A bandage stretched across Joey Gallo's left knee Friday in the Twins clubhouse. Considering all the serious injuries the Twins have dealt with already this season, it seemed almost refreshing to see one that could be treated by anyone with a medicine cabinet.
"My knees get banged up, just from sliding on dirt. And they never heal," Gallo said. "And once you slide, they open right back up. It's just part of the season."
Gallo's sore hamstring, though, has healed, or at least improved enough so he can play, though he wasn't in the starting lineup Friday. That too is just part of life amid a 162-game schedule, where every day starts to feel like mid-August. "It's started to get to the dog days, two months in," he said. "You're playing every day and guys are going to get beat up a little bit, and you'll be playing through different types of injuries."
Carlos Correa, too, has recovered enough from the plantar fasciitis that gave him pain on Wednesday, a huge relief to his team. The Twins didn't post a lineup until after 5 p.m. in order to watch the shortstop work out on the field and make sure he was able to move around without pain.
"Plantar fasciitis is a very difficult issue, because it's different for every single person that deals with it. I dealt with it for one year as a player, and never felt it again in my life," manager Rocco Baldelli said. "It was excruciating," but he was able to play with the pain, he said.
Baldelli said he didn't know ahead of time Thursday that his wife, Allie, would be revealing on Instagram that the couple are expecting twin boys in September, but "we've been kind of quietly preparing" for the big arrival since they learned about it during spring training.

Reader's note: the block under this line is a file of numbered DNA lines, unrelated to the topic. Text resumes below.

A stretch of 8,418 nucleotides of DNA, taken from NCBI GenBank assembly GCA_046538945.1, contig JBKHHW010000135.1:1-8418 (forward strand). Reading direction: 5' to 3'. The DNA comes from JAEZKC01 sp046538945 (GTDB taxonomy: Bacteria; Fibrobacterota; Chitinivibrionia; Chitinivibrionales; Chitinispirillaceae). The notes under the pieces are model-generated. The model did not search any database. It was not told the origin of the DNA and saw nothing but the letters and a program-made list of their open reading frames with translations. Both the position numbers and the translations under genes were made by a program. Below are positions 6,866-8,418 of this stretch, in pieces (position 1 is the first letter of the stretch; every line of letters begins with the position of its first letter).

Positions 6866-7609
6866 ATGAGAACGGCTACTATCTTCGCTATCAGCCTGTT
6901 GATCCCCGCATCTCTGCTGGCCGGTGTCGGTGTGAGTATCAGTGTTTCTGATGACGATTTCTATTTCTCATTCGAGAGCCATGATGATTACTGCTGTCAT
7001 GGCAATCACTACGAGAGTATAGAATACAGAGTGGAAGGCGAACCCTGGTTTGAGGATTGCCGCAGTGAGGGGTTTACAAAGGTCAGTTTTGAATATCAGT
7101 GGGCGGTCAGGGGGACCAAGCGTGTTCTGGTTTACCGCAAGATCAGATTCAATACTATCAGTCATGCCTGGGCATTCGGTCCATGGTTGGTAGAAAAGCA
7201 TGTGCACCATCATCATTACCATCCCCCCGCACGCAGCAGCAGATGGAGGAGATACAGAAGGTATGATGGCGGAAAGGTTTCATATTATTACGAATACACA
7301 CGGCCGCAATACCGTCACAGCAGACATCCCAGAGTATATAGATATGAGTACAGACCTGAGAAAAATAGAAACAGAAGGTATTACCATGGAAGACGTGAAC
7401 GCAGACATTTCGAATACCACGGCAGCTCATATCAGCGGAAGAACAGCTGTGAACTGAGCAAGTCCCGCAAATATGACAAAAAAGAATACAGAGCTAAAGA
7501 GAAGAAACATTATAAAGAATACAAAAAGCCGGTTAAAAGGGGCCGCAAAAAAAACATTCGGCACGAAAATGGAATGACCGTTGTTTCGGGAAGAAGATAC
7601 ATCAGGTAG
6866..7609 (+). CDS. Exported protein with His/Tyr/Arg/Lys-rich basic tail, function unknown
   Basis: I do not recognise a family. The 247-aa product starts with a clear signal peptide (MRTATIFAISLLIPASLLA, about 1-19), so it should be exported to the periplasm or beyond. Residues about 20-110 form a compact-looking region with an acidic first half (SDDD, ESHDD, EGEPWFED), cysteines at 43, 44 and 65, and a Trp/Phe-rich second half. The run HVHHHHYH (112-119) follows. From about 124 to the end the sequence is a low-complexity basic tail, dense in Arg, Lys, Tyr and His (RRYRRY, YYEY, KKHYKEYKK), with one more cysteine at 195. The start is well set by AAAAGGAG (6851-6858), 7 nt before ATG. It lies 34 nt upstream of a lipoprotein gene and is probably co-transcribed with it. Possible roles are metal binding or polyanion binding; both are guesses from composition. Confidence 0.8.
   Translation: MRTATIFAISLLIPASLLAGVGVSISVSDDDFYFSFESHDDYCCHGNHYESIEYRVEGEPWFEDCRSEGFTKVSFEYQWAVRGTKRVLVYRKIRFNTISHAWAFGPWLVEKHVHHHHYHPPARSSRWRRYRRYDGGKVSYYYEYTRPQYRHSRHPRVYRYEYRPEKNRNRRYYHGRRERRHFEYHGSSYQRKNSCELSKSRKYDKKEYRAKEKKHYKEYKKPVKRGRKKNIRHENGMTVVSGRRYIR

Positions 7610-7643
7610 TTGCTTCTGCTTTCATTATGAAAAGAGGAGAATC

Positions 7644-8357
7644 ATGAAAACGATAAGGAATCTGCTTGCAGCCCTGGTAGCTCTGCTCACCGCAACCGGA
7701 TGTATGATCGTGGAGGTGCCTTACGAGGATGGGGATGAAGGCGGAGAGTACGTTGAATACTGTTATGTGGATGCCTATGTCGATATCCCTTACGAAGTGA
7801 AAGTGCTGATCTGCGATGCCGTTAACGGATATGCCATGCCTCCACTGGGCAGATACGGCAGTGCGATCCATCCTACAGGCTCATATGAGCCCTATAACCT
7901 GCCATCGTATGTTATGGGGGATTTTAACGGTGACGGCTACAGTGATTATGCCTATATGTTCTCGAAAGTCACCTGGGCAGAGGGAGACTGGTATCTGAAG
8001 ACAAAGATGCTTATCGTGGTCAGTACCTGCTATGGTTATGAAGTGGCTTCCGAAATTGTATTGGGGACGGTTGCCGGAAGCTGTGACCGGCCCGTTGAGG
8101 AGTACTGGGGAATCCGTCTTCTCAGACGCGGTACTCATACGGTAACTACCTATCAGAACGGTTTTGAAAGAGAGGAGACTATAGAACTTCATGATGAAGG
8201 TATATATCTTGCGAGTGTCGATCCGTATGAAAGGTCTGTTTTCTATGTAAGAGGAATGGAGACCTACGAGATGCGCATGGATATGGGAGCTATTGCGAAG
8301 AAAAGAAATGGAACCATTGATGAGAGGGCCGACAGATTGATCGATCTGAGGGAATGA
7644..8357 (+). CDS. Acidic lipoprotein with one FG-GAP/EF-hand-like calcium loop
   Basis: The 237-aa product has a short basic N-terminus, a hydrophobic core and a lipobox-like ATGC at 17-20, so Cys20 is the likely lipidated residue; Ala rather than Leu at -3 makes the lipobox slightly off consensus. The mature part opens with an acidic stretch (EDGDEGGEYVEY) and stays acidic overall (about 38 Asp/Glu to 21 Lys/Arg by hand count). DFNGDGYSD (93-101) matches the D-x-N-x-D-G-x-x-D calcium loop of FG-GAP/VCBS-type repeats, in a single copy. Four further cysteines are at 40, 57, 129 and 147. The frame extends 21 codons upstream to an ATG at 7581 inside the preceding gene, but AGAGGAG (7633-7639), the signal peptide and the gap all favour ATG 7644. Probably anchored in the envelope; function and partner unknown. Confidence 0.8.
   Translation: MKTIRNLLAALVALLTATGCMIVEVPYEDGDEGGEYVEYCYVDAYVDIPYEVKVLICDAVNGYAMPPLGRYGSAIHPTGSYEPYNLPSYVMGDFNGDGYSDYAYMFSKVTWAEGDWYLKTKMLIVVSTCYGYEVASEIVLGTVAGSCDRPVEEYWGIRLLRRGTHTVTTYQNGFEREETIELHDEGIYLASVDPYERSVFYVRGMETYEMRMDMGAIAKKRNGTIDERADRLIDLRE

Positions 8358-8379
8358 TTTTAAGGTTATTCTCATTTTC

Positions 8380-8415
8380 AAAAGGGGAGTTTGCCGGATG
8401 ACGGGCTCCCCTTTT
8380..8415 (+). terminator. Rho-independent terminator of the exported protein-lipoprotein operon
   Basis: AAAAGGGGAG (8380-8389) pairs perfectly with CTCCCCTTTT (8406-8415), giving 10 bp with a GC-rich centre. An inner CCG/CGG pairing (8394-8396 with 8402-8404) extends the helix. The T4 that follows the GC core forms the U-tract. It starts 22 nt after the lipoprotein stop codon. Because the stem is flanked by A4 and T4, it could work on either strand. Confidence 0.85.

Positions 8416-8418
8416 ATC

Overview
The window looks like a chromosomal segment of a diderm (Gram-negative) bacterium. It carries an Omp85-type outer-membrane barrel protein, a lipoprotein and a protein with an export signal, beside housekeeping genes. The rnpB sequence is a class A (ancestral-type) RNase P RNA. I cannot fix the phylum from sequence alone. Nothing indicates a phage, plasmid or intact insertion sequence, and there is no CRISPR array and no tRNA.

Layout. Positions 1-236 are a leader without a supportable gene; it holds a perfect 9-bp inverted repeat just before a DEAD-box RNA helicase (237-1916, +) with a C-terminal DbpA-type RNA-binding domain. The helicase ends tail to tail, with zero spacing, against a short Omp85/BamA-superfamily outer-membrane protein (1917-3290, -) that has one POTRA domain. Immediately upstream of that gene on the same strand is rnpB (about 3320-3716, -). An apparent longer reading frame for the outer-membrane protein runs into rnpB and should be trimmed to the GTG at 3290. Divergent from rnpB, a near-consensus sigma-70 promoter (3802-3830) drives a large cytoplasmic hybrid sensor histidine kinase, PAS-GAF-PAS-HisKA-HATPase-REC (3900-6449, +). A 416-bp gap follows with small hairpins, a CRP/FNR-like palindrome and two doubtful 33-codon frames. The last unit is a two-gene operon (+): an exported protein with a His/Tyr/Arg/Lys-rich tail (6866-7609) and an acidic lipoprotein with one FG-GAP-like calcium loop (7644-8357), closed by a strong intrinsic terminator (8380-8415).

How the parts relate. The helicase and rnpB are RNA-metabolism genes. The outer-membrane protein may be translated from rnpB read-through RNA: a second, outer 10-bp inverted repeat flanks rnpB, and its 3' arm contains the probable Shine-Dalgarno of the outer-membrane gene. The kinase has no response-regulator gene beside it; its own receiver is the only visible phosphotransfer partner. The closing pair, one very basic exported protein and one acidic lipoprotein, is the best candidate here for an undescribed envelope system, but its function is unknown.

"We're really excited. There's going to be a lot going on," especially with the birth due during a possible pennant race, he said. "It's going to be great. We're going to need some help, though."
The couple's first child, Louisa Sunny Baldelli, will turn 2 in September, too.
Maeda, Thielbar to Saints
Kenta Maeda's next two starts have been scheduled — and they are in Buffalo. That's where the St. Paul Saints will be playing next week, when the righthander, who has missed all of May because of a triceps strain in his pitching arm, begins a rehab assignment.
Caleb Thielbar will join Maeda in Buffalo, too, beginning his own rehab from an oblique strain that has kept him out for three weeks.
"Kenta's bullpens have been good. He'd say the ball is coming out of his hand better than it was earlier in the season," said Derek Falvey, the Twins president of baseball operations. Maeda will make two starts in Buffalo, and probably even pitch in St. Paul the following week. "Our focus is building him back to full strength as a starting pitcher," Falvey said.
Waiting on Lewis
The Twins have made a decision about where Royce Lewis will play once his own rehab assignment expires Sunday — meaning where on the field, not where in the system.
"Our focus is on the dirt. That's where we're going to keep him now," Falvey said of the No. 1 draft pick in 2017, who underwent surgery to repair a torn knee ligament last May. "We started his rehab mostly at third base, but he's mixed in a lot more shortstop of late. We'll keep him there," at least this year.
But no decision has been made about whether to reinstate him immediately to the major league roster, or option him to the Saints for awhile, Falvey said.
"The primary determination is going to be how ready, and how good, he feels," Falvey said of Lewis, who is 9-for-28 with three home runs, two stolen bases and nine strikeouts at St. Paul. "Secondarily, it's always about how that intersects with the team. There are things a player can control, and things the player can't control. Ultimately, those two things are going to intersect."
Lewis went 1-for-4 with a walk in the Saints' 6-4 loss to Omaha on Friday night, a loss where the Saints went 0-for-9 with runners in scoring position.